Although the Tibetans strongly maintain they are one people and are opposed to any attempts to classify them as separate groups, the Tibetan nationality clearly divides into numerous linguistic components.
Central Tibetan – which contains five dialects – “is more commonly known as central Bus (transliterated from U, the spoken version of the same word). Educated people from other areas of Tibet traditionally retained their local variety and learned the literary variety of Central Tibetan.”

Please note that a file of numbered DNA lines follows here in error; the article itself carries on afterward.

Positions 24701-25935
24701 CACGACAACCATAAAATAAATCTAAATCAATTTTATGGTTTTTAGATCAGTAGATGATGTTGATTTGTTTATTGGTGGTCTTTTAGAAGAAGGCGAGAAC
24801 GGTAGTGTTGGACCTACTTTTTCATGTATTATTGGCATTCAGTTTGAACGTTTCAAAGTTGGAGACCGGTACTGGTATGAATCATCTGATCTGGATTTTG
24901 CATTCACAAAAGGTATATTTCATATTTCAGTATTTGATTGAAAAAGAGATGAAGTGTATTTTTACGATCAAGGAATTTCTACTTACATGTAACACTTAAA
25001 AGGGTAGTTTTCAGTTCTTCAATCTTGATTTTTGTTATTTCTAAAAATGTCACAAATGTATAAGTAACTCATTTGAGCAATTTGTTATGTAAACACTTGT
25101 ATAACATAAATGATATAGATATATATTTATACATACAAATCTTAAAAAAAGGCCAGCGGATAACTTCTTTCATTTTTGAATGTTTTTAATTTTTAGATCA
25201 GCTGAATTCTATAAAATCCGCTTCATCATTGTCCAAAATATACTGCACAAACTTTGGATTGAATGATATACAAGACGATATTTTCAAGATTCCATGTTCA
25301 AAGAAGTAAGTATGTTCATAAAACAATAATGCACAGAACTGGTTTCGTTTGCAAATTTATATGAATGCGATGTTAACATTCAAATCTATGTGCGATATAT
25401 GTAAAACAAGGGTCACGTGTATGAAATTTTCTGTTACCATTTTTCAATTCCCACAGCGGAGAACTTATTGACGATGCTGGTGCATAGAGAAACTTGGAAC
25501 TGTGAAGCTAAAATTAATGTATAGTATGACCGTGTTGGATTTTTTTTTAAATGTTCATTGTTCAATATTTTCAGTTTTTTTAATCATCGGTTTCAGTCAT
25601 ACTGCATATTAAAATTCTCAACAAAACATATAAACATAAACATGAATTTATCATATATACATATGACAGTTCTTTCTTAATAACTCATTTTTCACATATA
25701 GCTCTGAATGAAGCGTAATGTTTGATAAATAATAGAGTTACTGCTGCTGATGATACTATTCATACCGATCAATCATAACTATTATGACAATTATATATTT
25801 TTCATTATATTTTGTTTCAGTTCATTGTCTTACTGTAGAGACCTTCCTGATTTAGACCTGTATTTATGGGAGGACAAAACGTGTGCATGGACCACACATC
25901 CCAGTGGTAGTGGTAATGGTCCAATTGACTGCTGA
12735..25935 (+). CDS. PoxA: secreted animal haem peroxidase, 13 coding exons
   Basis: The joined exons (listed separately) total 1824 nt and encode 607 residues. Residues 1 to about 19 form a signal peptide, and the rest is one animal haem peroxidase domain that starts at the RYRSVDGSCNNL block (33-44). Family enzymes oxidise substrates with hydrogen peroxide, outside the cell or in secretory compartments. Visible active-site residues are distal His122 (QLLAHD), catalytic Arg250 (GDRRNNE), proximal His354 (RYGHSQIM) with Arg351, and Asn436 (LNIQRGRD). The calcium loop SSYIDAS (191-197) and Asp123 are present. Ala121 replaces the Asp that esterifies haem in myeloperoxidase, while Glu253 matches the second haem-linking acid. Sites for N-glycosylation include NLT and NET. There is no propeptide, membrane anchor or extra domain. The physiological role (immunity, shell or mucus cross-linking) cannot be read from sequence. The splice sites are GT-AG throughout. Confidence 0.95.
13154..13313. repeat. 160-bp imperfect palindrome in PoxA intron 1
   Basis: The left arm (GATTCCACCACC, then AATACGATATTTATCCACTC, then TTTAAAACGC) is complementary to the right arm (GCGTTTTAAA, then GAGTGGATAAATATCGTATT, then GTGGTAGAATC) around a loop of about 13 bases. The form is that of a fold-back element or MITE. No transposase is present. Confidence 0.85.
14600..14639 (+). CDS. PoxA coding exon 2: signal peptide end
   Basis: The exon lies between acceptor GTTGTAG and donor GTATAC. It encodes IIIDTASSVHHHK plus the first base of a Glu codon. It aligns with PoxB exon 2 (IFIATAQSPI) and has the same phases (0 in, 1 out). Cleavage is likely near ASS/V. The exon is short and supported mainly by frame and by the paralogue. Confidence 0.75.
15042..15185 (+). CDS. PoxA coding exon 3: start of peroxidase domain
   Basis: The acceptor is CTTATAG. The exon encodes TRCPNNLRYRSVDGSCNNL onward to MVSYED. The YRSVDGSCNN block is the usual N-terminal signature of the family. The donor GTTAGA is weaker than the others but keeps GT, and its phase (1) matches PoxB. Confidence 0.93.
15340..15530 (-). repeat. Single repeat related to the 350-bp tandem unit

The Tibetan Buddhist religion is the life-blood of the Tibetan people. It was placed over the powerful Tibetan religion of Bon, which is a mixture of magic, divination, demon worship, and sacrifices. The patron saint of Tibet is Chenrezig, whose image has up to 11 heads and from 2 to 1,000 arms.
Tibet has long been one of the greatest challenges for Christianity. In 1892 Hudson Taylor said, “To make converts in Tibet is similar to going into a cave and trying to rob a lioness of her cubs.” Timothy, the Nestorian patriarch in Baghdad (778-820), referred to Christians in Tibet and indicated he was willing to assign a missionary to them. Today there are just one or two small Tibetan fellowships in Lhasa. Would-be missionaries face opposition from Buddhist monks, the Chinese authorities, and pro-Tibet foreigners living in Tibet.